Tale of two tea houses: Differing approaches to Alberta vaccine passport in High River

File photo of a tea house. Getty Images

Two tea houses in one southern Alberta community have become an example of the uncertainty caused by the government allowing businesses to make up their own minds about what is essentially a vaccine passport.

Restaurants, bars and pubs have been debating whether they will require a vaccination record before patrons are allowed to enter or if they will limit them to patios and takeout.

Last week, Premier Jason Kenney brought in a restrictions exemption program that allows owners to operate with almost no COVID-19 rules as long as they ask for proof of vaccination.

Those that choose not to must abide by stricter public health rules.

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Click to play video: 'Kenney announces Alberta will ‘reluctantly’ introduce proof-of-COVID-19-vaccination program'
Kenney announces Alberta will ‘reluctantly’ introduce proof-of-COVID-19-vaccination program

The United Conservative government has been criticized for downloading the decision. Critics say it causes confusion and forces compliant businesses to face the wrath of anti-vaccination customers.

In High River, a town of about 14,500 just south of Calgary, it’s led to a tale of two tea houses.

Tracey Worsley and her daughter, Rebecca, opened The British Teahouse just eight weeks ago. They’ve decided to close their doors to indoor dining.

“We believe everybody has a choice and it’s not right that businesses should have to make that choice,” Worsley said in a phone interview.

“The government should make the decision like they did last time.”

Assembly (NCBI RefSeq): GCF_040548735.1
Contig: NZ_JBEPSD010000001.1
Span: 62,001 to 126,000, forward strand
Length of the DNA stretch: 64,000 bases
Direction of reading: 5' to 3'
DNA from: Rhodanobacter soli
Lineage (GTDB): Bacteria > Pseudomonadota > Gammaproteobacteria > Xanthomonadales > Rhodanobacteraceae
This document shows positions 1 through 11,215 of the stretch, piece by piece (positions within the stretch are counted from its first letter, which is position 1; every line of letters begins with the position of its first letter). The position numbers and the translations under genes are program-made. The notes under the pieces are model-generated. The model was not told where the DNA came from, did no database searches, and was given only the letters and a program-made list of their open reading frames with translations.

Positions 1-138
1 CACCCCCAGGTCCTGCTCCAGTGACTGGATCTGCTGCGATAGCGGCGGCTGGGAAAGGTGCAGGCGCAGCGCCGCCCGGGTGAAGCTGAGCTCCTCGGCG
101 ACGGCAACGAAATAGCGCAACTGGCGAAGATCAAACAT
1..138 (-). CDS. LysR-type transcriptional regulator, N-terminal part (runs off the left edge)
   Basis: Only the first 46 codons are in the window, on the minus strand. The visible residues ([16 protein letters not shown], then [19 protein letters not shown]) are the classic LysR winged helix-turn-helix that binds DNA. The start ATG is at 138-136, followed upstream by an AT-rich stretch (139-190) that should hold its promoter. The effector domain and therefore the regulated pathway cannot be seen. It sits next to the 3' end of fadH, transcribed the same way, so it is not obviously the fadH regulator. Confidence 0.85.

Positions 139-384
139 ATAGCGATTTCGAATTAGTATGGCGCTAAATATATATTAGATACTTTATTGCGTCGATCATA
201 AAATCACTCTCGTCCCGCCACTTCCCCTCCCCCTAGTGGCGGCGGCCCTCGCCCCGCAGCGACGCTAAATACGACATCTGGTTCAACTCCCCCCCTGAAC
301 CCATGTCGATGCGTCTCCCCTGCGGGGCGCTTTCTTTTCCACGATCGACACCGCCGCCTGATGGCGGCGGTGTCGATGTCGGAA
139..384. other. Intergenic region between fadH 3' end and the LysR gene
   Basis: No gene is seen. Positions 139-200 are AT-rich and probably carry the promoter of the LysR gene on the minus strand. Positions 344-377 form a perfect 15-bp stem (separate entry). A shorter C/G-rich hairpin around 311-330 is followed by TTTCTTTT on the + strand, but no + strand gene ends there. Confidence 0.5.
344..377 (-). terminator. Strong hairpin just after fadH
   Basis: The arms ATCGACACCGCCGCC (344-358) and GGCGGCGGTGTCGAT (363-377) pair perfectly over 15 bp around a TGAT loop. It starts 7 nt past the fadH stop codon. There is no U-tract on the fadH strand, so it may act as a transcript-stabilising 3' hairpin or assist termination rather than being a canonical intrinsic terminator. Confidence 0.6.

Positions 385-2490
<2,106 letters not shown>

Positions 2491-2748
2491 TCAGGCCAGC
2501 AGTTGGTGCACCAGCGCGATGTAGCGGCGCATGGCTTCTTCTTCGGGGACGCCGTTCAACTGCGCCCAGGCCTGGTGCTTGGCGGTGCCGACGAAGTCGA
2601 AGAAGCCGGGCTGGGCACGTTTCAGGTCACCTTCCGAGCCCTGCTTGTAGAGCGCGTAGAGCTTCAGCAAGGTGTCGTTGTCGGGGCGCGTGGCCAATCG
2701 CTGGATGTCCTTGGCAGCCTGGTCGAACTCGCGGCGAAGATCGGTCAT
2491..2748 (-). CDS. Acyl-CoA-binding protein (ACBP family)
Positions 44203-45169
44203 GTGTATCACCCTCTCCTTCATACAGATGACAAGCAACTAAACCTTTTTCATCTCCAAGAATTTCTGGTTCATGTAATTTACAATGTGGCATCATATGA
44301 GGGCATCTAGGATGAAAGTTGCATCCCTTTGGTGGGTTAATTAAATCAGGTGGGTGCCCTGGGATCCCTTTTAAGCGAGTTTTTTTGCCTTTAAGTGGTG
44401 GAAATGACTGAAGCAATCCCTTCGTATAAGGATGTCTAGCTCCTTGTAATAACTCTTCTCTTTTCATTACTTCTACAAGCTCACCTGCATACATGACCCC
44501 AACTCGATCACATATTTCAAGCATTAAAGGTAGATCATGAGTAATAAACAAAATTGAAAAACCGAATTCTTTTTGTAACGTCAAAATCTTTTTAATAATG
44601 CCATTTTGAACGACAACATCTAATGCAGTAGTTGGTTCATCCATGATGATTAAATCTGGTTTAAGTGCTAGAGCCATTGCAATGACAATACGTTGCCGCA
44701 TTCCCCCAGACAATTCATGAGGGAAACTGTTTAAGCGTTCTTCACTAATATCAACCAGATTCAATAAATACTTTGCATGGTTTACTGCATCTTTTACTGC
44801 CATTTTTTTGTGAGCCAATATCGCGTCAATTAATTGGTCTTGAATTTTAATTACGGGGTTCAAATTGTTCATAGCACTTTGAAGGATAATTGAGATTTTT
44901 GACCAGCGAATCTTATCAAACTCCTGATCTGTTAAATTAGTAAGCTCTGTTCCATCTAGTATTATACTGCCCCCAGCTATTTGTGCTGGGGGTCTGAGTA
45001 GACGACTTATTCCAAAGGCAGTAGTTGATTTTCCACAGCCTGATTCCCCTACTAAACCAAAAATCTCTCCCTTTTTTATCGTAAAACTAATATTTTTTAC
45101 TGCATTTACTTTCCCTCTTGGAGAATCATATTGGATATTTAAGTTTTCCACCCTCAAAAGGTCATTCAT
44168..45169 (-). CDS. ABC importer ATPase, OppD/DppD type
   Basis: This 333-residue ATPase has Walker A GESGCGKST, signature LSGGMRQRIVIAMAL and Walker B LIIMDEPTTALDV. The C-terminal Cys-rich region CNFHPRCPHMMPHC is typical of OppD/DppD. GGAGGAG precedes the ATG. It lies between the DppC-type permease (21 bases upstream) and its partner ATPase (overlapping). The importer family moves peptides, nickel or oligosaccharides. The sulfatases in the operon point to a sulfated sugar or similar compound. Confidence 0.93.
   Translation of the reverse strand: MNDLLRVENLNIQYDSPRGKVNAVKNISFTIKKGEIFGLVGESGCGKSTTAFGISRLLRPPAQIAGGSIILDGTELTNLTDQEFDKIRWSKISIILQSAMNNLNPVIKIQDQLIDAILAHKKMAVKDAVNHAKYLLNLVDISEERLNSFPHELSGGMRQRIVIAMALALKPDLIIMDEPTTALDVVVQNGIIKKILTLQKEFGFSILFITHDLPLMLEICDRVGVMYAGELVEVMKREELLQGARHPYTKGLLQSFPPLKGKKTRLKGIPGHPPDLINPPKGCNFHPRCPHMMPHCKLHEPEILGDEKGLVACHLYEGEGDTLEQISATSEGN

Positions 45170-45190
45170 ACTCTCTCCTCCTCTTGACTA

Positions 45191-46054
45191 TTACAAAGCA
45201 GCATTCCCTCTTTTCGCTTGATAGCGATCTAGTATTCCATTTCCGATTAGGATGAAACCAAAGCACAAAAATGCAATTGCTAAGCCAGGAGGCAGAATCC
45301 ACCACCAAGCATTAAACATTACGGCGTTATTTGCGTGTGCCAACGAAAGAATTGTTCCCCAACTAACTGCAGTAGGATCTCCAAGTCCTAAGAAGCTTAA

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The Noble Teahouse has been open a year after extensive redecorating of the 113-year-old home.

Operations manager Joelene Smart said it was a hard decision to require the passport but there was little choice.

“It just pulled on my heart a little bit. I’m good with the decision we made, but it’s just not very inclusive.”

Smart said she had a lot of discussions with customers last week and most were supportive, but she agrees with Worsley that businesses shouldn’t have had to make the decision.

“Something needs to happen. I don’t really know what it is, but it’s just sad. It’s causing unrest between families and friendships and businesses. I hope it doesn’t last very long.”

Calgary city council took matters into its own hands this week by passing a bylaw making vaccine proof mandatory for all non-essential businesses, with fines for violators. That new rule began Thursday.

“This bylaw will create a level playing field for business in Calgary and provide clear guidance on how to apply the requirement for proof of vaccination or negative COVID test,” said Mayor Naheed Nenshi.

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Worsley said she’ll watch customer traffic for the next couple of weeks, but if business doesn’t go well, she might be forced to opt into the program.

She said it’s a difficult decision either way.

“No matter which way you choose to go, you’re going to upset people and you’re not going to please everybody.

“But … the way I was brought up, everybody in life has a choice. Unfortunately, at the moment, choices are being taken away.”

It remains to be seen if Edmonton will follow Calgary’s move.

“We obviously saw what happened in Calgary. We’re taking a look at that decision right now,” said city spokesman Geoffrey Driscoll.

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